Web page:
For high grade units and applications, a table of offsets for the antenna bias variations in phase delay over azimuth and elevation has been developed by independent testing processes (supported by various sources of government funding). These tables can be obtained for many devices at this point (including the Antcom unit recommended above). If you cannot find the model you want to use in these tables, it may be either new or just not suitable. The reference station software then uses these bias values to subtract/add to the raw carrier phase observations before sending them out in the RTCM3 messages to achieve the highest possible accuracy. As part of this process, the reference station antenna is installed with a known orientation (there is typically a mark that is pointed to the North). All that the operator needs to do is load in the antenna model that is being used. This process is typically not performed in the rover as the orientation angle changes with movement, but it is common to orientate the rover antenna forward.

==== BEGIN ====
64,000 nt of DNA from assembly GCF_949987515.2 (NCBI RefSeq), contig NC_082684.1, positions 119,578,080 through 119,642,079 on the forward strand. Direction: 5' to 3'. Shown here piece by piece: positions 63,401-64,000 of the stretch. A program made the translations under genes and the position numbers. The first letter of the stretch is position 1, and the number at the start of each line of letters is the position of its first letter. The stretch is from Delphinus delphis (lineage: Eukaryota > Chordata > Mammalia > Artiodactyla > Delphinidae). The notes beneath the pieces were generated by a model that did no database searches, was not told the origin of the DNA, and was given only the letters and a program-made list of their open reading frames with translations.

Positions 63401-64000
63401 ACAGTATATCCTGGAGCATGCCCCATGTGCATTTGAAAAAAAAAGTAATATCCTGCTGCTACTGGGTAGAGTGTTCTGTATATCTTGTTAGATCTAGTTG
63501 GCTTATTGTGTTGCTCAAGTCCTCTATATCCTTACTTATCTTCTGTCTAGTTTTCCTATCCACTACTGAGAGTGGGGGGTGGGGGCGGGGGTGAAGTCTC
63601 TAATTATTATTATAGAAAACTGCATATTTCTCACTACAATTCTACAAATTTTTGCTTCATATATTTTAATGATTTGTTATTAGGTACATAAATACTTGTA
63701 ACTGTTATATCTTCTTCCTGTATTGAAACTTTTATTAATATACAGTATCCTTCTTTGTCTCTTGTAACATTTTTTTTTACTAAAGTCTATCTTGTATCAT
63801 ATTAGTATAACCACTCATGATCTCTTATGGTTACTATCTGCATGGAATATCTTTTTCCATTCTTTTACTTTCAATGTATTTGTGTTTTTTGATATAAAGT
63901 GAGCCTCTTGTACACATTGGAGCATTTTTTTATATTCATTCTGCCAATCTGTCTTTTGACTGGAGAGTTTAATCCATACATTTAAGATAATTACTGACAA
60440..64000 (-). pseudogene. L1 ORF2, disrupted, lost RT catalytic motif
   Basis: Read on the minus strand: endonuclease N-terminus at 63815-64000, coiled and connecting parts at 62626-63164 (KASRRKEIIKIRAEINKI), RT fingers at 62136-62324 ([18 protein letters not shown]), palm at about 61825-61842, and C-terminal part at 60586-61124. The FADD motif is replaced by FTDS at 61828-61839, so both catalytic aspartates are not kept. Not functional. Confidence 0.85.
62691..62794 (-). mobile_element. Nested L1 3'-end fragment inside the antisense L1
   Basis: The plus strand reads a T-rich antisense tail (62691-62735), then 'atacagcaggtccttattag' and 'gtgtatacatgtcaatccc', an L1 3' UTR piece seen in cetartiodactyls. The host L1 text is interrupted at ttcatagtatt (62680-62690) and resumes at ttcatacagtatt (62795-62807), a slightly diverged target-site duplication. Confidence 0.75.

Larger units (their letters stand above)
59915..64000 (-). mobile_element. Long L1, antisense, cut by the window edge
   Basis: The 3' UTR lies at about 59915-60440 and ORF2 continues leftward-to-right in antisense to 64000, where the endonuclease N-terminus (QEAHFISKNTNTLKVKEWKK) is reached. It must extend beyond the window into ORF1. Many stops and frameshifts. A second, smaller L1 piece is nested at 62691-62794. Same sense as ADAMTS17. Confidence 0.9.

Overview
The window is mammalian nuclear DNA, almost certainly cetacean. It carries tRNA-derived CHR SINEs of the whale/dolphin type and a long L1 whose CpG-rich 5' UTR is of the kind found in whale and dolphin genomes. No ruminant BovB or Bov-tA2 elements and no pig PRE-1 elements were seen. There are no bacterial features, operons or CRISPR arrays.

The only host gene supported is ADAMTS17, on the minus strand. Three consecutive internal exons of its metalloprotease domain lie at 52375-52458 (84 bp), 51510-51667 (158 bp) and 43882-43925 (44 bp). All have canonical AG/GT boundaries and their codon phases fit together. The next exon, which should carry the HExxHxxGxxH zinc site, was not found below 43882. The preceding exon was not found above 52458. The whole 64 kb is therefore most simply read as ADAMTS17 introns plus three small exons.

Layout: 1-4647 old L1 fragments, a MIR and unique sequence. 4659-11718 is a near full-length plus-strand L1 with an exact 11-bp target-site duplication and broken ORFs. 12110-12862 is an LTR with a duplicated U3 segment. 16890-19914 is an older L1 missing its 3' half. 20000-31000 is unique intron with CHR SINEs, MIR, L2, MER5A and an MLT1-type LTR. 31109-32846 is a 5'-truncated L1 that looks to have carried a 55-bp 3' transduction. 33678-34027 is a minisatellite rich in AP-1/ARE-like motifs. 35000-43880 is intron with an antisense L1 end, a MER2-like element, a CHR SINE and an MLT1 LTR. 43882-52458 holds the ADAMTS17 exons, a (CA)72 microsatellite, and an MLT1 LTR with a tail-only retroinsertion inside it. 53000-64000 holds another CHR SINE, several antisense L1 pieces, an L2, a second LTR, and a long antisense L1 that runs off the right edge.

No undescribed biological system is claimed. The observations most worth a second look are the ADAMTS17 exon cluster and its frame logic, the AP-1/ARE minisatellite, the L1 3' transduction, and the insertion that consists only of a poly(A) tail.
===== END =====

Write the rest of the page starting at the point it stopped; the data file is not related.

For uBlox Developers:
Here is a very good application note that servers as a practical guide for antenna section and placement issues published by uBlox that relates mostly to rover antenna usage. Keep in mind this information was developed for a code-only tracking type of system, which has much less precise needs than the needs of a carrier tracking system (i.e. RTK).